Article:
Market Insight: The Gloves are Off in Paris
For a different perspective, we invited respected US auction analyst Dave Kinney to give us his take on the first major European auctions of the year which saw newly invigorated Artcurial going head-to-head with established player Bonhams, resulting in a few surprises:
The auction sales surrounding the Retromobile event last month in Paris were best both described as an outstanding success.
French house Artcurial, whose sale was held in the same complex of exhibition halls as the Retromobile event, went first with a Friday evening sale. Of the 102 cars on offer, 79 sold, a 78% sales rate. The total sales are reported as €7,900,000, which includes approximately €150,000 of motorcycles. Last year's results were roughly €2,270,000 with 24 of 47 cars on offer sold, a 51% sales rate. With just twice as many cars, well over three times the Euro amount was achieved, a remarkable achievement as well as a continued sign of a healthy marketplace.
Highlights of the sale included a 1962 Ferrari 250GTE 2+2 that brought €117,900 - possibly a new record - and was sold to well-known enthusiast Jay Kay of the rock group Jamiroquai. A 1958 Mercedes-Benz 300SL Roadster changed hands for €417,000 while a 1931 Invicta Type LS 4.5-litre "low chassis" with unique coupe bodywork brought €535,000 and was sold to a U.S. buyer. High sale of the day, however, went to a 1937 Bugatti Type 57C bodied post-factory as an Atalante, which sold for a healthy €580,000.
The following day, Bonhams held a sale at what just might be the world's most impressive auction venue ever, the Grand Palais in the heart of Paris. Bonhams' results, which also include a small amount dedicated to motorcycles are expected to be at the €9,600,000 mark.
A Bugatti Type 51 Grand Prix owned by the fifth Baron Raglan, Fitzroy John Somerset, brought €943,000 and was acquired by a private French collector. Lord Raglans's 1930 Bugatti Type 46 Cabriolet with Figoni coachwork sold for €333,500. Other interesting highlights include the sale of King Baudouin of Belgium's Aston Martin DB2/4, a sports saloon that made a world record price for the model: €333,500.
Last year's results were slightly more than half of this year's sales total, again reflecting not only continued interest in classic automobiles but also a renewed awareness of investor quality automobiles in the marketplace.
Dave Kinney is a Senior member of the American Society of Appraisers and is based in Great Falls, Virginia in the United States. His writings on automotive valuations appear regularly in Automobile, AutoWeek, Hagerty and Octane Magazines. Mr. Kinney is also the publisher of the Hagerty Price Guide, formally Hagerty's Cars That Matter.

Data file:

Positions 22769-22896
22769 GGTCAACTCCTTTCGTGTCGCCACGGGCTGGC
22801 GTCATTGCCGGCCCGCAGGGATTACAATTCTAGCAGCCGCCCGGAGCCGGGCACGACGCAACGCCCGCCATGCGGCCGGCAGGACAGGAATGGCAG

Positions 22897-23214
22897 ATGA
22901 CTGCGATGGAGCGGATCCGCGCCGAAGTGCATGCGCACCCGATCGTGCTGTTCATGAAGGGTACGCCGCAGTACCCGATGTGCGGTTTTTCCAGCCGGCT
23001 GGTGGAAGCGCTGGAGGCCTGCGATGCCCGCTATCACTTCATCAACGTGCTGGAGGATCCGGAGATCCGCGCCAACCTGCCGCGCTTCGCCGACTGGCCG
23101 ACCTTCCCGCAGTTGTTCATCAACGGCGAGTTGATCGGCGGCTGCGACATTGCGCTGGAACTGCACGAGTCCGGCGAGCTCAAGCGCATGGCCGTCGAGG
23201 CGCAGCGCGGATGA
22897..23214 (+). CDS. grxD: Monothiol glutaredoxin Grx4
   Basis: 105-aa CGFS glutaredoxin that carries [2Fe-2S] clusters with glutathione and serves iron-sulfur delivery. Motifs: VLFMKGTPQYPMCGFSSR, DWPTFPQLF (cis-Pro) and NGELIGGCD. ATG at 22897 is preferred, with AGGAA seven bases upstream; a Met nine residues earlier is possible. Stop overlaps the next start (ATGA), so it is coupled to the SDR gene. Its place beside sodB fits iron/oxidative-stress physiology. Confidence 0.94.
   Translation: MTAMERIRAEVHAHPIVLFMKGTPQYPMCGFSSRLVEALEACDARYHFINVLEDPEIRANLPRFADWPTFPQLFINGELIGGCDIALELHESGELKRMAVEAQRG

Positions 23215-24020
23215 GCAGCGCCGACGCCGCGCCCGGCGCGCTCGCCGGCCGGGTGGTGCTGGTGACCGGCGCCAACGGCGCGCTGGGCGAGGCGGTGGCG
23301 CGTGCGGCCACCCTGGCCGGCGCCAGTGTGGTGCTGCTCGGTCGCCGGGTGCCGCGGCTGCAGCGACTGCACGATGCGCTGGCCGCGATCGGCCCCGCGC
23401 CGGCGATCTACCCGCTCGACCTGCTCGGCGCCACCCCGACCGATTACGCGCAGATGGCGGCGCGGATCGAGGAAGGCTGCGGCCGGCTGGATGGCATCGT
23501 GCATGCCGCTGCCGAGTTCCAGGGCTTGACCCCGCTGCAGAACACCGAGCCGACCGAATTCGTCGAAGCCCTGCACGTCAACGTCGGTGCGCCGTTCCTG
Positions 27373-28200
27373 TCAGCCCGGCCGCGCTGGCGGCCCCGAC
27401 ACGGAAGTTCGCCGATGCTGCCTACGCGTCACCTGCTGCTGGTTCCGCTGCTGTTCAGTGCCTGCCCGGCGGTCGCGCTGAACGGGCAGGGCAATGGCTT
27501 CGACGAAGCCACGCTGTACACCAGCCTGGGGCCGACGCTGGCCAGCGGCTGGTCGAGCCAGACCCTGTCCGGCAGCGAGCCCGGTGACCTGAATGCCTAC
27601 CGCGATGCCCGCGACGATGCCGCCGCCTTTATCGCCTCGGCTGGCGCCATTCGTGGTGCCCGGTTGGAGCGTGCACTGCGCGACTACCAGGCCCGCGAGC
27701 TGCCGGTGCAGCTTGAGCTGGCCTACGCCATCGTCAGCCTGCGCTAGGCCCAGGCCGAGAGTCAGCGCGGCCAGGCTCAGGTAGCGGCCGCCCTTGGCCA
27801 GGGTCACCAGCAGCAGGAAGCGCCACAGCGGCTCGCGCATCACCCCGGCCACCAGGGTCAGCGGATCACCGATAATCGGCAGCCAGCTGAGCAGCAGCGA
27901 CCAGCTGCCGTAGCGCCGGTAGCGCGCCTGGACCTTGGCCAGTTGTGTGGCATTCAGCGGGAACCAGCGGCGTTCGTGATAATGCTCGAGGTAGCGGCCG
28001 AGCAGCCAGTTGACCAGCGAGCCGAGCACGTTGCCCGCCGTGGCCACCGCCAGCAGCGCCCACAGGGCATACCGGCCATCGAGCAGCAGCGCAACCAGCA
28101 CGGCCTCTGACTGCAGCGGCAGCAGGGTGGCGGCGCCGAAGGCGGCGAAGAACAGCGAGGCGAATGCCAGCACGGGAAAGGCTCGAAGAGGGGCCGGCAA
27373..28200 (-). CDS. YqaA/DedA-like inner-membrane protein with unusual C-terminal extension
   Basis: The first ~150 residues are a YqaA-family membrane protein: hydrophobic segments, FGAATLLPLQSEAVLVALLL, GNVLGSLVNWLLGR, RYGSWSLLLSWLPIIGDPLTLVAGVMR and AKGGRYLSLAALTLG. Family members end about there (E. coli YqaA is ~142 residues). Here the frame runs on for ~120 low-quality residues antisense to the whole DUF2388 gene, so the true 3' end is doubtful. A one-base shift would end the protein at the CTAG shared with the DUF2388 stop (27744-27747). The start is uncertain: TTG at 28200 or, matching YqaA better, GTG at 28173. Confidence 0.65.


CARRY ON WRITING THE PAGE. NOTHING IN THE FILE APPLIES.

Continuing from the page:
The gauntlet was thrown down when ex-Bonhams man Matthieu Lamoure defected to French auction house Artcurial and took the prized Retromobile sale with him, leaving Bonhams scrambling to find a new auction site. The Grand Palais didn't disappoint; not surprising as it's probably also the world's most expensive auction venue.
When the rival catalogues arrived they were of door stop thickness, although some commented that there wasn't much to excite the more jaded palate. Pick up a top auction catalogue from ten years ago and you'll realize how much harder it's become to find the best cars and bring them to auction, arguably as so many of them are now tucked away in world class collections. But we digress...
Artcurial's headline Bugatti 57C, described as an Atalante but infact sold new as a chassis to a circus owner who, probably to save money, fitted it privately with a second hand Atalante body, had seen better days and, two engine swaps and one missing supercharger later, found a new home. For the man who doesn't mind explaining its history every time it's shown, it was a bargain Bug.
Another interesting curio was a low chassis Invicta; its rather upright coupé coachwork probably explains why they only made one, although it's a fascinating alternative to the ubiquitous Carbodies tourer. The €417,000 Mercedes-Benz 300SL roadster, a drum braked model in not-ideal-for-resale red, confirmed that SLs seem to be enjoying their moment in the limelight.
Across town at Bonhams, the well-publicised Bugatti Type 51 had a colourful history which made Artcurial's 57C look positively virginal: helped by three decades in the stable of aristocratic Bugattiste par excellence Lord Raglan, it brought about a third of the price of an untouched Type 51- if such a thing exists anymore. His Lordship's Bugatti Type 46, probably now ripe for some TLC, went to a buyer in the Low Countries whilst the Veth & Zoon bodied Type 46- fresh from some £300,000 of TLC and ready for the concours lawn- achieved mid-estimate and suggests that the Petite Royale has finally emerged from the shadows of its more overtly sporting sisters.
Surely the landmark result of the weekend, though, has to be the price paid for the Aston Martin DB2/4 originally owned by King Baudoin of Belgium. Proof that Belgian Aston fanciers are particularly patriotic? We don't know- it was bought by a German.
Despite modest expectations this turned out to be a relatively successful weekend, but are there enough top drawer motor cars out there to support two rival Paris auctions during the same event? As they say here with a Gallic shrug: "On verra..."